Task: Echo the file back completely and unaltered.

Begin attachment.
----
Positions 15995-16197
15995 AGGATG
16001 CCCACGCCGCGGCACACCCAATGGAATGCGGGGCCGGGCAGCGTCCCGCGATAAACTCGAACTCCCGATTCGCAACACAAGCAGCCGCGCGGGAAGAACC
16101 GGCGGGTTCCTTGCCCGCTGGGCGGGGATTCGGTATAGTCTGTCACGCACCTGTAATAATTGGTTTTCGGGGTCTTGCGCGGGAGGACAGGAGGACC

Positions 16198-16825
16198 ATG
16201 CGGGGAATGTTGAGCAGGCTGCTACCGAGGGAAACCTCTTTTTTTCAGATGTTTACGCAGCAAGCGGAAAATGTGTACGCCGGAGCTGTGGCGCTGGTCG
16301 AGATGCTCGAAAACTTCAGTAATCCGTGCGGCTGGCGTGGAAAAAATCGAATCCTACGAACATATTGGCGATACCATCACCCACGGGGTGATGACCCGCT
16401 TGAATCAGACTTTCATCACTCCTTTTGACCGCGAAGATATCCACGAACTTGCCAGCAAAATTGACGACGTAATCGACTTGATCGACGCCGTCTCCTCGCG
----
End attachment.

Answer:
Positions 15995-16197
15995 AGGATG
16001 CCCACGCCGCGGCACACCCAATGGAATGCGGGGCCGGGCAGCGTCCCGCGATAAACTCGAACTCCCGATTCGCAACACAAGCAGCCGCGCGGGAAGAACC
16101 GGCGGGTTCCTTGCCCGCTGGGCGGGGATTCGGTATAGTCTGTCACGCACCTGTAATAATTGGTTTTCGGGGTCTTGCGCGGGAGGACAGGAGGACC

Positions 16198-16825
16198 ATG
16201 CGGGGAATGTTGAGCAGGCTGCTACCGAGGGAAACCTCTTTTTTTCAGATGTTTACGCAGCAAGCGGAAAATGTGTACGCCGGAGCTGTGGCGCTGGTCG
16301 AGATGCTCGAAAACTTCAGTAATCCGTGCGGCTGGCGTGGAAAAAATCGAATCCTACGAACATATTGGCGATACCATCACCCACGGGGTGATGACCCGCT
16401 TGAATCAGACTTTCATCACTCCTTTTGACCGCGAAGATATCCACGAACTTGCCAGCAAAATTGACGACGTAATCGACTTGATCGACGCCGTCTCCTCGCG